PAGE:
Nobody can believe Bernie has been my best friend since high school, and has probably been the most important friend I’ve had in my life. As a military brat, I’d come into these towns and wouldn’t know anybody. When I went to a school, I was always new, so I had to figure out who needed friends instantly: effeminate boys, unpopular girls, Jews. I could make friends with the sissy boys because I’d see them getting pushed around and beat up, and I hated bullies. These boys needed protectors, and I was a tough kid so I could do that. The unpopular girls, they needed somebody to talk to. In the South there was usually a Jewish kid who needed a friend. By then I could recognize the outsiders, the kids who needed friends.

  So I was this boy of solitude walking into Beaufort High School not knowing a human being in that school, when I hear this hyena laugh. The laugh made me laugh, so I thought I’d try to become friends with that guy. The school was in a horseshoe shape, and the laugh was in the cafeteria, which was far away. This laugh is so loud, so obnoxious and absolutely individual. I don’t go to movies with Bernie anymore because this laugh is so overpowering that the audience ends up waiting for his laugh so they can laugh at the laugh. Anyway, I went looking for the kid with the laugh, and when I found him, he’s Bernie.

  Bernie is the first guy I met who loved ideas, who loved politics, who loved books, who loved talking, who read the newspaper. He was exactly like me in that; he had a million ideas, and he wanted to talk about them. But he was a year ahead of me, so the real friendship began when I first started teaching at Beaufort High School out of the Citadel. From the very beginning when we were teaching, we were both interested in education, we were both interested in writing. We now look back and see we were both alive. We were alive and excited. This was ’67, ’68, ’69. I look upon that as being very good for me, or very bad if you’re looking at another angle.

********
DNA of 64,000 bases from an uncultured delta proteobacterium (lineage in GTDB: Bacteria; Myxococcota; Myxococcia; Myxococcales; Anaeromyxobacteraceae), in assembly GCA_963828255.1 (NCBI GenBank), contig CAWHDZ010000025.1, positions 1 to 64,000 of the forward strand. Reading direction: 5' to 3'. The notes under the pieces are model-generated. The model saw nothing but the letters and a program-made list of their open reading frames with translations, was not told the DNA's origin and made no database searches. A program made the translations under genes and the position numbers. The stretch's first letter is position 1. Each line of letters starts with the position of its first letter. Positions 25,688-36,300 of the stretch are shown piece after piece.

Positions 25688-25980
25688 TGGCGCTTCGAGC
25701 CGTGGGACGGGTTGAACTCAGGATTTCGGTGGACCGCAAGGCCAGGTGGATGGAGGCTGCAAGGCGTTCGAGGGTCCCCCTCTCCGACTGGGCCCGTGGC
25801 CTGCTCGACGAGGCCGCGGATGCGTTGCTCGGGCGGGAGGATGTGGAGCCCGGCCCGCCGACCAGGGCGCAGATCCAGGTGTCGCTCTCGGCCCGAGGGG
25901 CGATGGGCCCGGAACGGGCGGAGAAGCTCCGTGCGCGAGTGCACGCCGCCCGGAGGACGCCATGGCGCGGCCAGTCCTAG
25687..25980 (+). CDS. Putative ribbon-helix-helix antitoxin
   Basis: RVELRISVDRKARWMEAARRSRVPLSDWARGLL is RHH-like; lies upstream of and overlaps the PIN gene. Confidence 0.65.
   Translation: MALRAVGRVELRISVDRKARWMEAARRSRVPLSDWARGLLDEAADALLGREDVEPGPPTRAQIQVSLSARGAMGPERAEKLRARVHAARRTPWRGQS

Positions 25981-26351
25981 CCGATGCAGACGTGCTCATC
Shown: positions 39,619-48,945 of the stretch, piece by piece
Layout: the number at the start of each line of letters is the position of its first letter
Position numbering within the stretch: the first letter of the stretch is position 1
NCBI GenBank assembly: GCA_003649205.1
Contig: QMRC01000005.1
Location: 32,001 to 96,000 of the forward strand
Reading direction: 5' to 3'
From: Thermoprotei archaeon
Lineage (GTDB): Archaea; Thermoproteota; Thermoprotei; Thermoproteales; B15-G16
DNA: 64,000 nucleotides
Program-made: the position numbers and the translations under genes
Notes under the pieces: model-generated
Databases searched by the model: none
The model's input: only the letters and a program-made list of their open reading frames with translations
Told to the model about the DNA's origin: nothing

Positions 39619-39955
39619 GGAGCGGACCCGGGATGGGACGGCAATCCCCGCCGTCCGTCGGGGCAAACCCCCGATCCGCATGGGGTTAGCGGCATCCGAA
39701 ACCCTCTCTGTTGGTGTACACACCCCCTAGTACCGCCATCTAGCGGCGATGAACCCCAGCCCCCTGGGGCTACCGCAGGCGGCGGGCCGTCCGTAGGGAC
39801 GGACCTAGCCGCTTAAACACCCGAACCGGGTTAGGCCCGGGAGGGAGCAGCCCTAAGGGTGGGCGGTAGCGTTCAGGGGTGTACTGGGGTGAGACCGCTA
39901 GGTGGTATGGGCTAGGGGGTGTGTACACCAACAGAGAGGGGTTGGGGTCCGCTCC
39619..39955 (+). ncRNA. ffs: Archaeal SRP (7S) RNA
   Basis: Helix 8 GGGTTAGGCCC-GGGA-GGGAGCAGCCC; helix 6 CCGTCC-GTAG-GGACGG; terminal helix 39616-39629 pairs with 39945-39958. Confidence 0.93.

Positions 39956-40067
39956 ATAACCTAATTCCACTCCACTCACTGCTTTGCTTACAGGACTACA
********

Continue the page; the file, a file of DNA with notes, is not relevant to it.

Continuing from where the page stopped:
What these guys all did for me is they liberated me from myself. I was coming from this spiritual chain gang of Catholicism, then I was at the Citadel, then I’d been raised by a Marine. It is a stern church, and I had a stern father, and I went to a stern school. There is an uptightness in me which still is there. Even now, there’s something basically conservative about me. I’ve been an old man since I was about ten. I know this deeply inside me, even though I’ve been what passes for a communist in South Carolina for a good twenty years.

  Here is how uptight and Catholic I still was at that time: I was in a prayer group with Gene Norris and three old ladies. We met once a week and prayed for world peace, prayed that Mr. Thornton would quit drinking, that kind of shit. It was the most boring thing I’ve ever done, but Gene thought it was wonderful that I was such a spiritual young man.

  Anyway, Mike and George started giving parties on the weekend at their apartment. I’d never show up because I was going to that prayer group. They came over the day after a party and said, “Hey, Pat, why didn’t you come?” I said I didn’t have a date. Bernie said, “Pat, has it ever occurred to you that you might meet a girl at a party?” I said, “There were girls there without dates?” He said, “Yeah, there always are.” Then they said, “We’re gonna have another party next week,” and I didn’t show up for that one.

  What it was: in the Catholic culture you do not go toward near occasions of sin. To go to a party to hunt for girls, that’s a near occasion of sin. So I was just uptight. I didn’t drink, so I was uncomfortable with parties, and I had no experience with women, so I was uncomfortable with them. In this world of sex I just never did very well. The Catholic thing held me back; my mother held me back. The Catholic Church did a real number on me. I missed quite a bit of the American sexual experience.

  When I was in high school, there was a girl I liked, Terry Leite, who came out to the graduation hop my freshman year at the Citadel. I was smitten with her, and she seemed smitten with me. Mom sends me her usual five bucks for the date. Here is what saved me: I win the journalism award from the Brigadier for the best article, and I’m given $50, the most money I’ve ever seen in my life. So I take her to dinner. I don’t have to order water and a bean sprout. I’m so relieved.

  We went to the hop. It was great. She stayed in the Charleston Inn, which I could walk to from the Citadel. We walked everywhere. We walked South of Broad. It was just beautiful, wonderful. We enjoyed each other. We liked kissing each other, and holding hands with each other. So anyway, I walk her back to the Charleston Inn after the hop. I said, “I’ll see you tomorrow morning for breakfast.”